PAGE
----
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Papooz revel in the messiness of life. Tradition calls for the indie folk-rock album to be created from a cabin in the woods, hushed and contemplative, secluded and secretive. Parisian vagabonds Papooz embraced that blueprint while filling their bespoke barn with red wine and close friends. After spending a few months writing in their respective homebound isolation, Ulysse Cottin and Armand Penicaut were determined to infuse the resulting folk-tinged tunes with the intoxicating energy of their riotous live shows and thick-grooved pop. To achieve that fusion, Papooz holed up in La Ferme Records, an all-wood studio in the south of France built by the band’s drummer, Pierre-Marie Dornon. “For a couple of weeks we would re- hearse the songs during the day, and then record at night while drinking red wine”, Cottin says. By chasing positive energy and embracing the moment, Cottin and Penicaut reached new expressive heights on their latest album, None of This Matters Now, due March 18th, 2022 via Half Awake Records.
Finding unexpected joy runs through the DNA of Papooz, powered by the kinetic friendship at the band’s core. The two first met when Penicaut jumped the queue at a Patti Smith show at the Saint-Germain-des-Prés in 2008. Rather than be upset by the interloper, Cottin was drawn to his energy, and the two became fast friends. “We would just be kids, smoke joints, talk shit, play guitar, and make up songs”, Penicaut says. Recorded straight to a laptop, those songs would make their way to Soundcloud and earn a quick following.
That cozy collaborative energy most recently resulted in 2019’s Night Sketches, a critically acclaimed LP fueled by funk, disco, and late nights on the dance floor, Cottin and Penicaut deli- vering sequined hooks on an epic scope. But after wrangling layer upon layer of overdub and precise minutiae, they wanted None of This Matters Now to feel more raw, more natural, and opted for most live takes. “As musicians, we needed to be way more demanding of ourselves. We couldn’t just rely on fixing mistakes later. No one could get distracted by their phone or smoking a cigarette. It’s about focus”, Cottin explains. “Plus it’s way easier to be focused in the room when it’s just your best mates, friends coming to visit late at night”.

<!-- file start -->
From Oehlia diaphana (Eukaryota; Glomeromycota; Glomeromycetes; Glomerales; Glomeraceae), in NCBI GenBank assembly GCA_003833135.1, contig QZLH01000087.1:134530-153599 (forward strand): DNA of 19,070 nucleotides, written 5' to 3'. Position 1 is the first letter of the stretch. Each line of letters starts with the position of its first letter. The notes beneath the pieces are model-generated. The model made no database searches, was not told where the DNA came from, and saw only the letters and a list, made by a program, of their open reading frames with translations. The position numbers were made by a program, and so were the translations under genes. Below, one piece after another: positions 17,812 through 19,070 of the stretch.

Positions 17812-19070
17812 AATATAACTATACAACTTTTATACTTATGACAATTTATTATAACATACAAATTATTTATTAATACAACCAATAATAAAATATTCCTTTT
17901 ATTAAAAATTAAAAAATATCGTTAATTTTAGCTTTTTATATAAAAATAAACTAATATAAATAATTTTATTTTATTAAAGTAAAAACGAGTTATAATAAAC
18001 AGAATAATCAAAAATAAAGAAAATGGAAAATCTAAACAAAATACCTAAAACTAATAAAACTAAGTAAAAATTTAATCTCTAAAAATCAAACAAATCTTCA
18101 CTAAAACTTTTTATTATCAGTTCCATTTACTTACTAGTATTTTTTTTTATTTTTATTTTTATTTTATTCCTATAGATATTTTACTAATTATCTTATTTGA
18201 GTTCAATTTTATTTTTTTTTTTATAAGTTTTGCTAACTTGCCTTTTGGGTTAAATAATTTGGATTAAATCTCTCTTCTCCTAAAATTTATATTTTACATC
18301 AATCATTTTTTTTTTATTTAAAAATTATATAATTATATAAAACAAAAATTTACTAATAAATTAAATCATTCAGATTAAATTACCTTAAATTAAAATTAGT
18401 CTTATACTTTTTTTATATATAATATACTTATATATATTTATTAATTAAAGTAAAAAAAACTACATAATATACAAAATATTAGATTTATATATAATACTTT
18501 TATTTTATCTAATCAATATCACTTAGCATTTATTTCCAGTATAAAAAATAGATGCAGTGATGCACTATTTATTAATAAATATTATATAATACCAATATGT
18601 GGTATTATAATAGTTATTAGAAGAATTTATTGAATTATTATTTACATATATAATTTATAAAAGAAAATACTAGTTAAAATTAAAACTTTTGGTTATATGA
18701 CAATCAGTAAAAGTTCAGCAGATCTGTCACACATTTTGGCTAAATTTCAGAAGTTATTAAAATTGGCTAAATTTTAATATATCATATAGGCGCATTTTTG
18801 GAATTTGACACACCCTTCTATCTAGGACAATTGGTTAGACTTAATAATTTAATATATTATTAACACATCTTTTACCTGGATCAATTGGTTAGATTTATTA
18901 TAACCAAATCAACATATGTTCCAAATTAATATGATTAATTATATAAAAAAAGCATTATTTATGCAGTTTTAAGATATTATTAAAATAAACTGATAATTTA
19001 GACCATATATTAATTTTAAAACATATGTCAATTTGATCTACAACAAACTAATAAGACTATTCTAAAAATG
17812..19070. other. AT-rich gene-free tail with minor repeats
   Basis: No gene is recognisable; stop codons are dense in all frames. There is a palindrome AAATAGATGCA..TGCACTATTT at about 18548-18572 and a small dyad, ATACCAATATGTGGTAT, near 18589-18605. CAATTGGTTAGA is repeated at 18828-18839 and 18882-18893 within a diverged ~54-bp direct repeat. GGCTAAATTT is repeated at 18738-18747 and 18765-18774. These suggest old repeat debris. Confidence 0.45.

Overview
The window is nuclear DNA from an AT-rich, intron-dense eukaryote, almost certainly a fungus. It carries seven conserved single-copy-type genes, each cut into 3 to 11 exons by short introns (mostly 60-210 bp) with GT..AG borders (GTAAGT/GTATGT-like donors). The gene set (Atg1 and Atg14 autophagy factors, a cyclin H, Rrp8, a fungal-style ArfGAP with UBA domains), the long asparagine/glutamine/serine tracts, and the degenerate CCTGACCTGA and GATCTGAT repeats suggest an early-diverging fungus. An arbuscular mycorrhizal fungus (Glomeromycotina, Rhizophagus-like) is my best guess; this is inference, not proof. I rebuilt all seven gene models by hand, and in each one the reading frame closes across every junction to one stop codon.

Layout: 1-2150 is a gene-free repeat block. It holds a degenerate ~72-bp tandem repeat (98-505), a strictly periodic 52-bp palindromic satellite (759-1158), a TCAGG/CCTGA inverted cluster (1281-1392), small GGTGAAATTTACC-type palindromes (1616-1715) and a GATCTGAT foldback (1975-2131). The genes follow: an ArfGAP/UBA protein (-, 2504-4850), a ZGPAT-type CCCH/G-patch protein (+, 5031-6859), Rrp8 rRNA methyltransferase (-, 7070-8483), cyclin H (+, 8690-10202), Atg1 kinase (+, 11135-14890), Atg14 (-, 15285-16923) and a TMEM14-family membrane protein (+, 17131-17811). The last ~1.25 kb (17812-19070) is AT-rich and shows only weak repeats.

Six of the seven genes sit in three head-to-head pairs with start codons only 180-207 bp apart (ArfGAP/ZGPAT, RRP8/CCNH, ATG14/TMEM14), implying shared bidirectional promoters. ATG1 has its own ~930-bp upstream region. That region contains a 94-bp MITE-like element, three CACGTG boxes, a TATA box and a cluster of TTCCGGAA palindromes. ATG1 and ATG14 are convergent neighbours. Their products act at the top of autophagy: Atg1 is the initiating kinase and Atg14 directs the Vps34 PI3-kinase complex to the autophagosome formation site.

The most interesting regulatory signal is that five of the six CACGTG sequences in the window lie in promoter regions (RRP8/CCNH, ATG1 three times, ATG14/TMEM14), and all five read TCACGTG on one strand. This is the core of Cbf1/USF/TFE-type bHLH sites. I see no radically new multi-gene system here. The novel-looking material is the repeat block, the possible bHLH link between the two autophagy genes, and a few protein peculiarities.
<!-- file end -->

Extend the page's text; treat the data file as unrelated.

That relaxed warmth ripples off the coast of the opening title track, burnished piano and vintage slide guitar perfectly fra- ming their elegiac harmonies. Lyrically, “None of This Matters Now” sets the tone for the album, stepping away from the more character-driven storytelling of Night Sketches and embracing more personal narratives. But even when talking about the pains of divorce as on “Twilight of Your Mind” or the title track’s anxiety over global warming and international meltdown, the duo maintain the poetic daze and penchant for throwing cau- tion to the wind immersed in their catalog. “Armand studied literature, and I’ve always loved poetry, so I think the best songs in life are the more intimate ones”, Cottin agrees.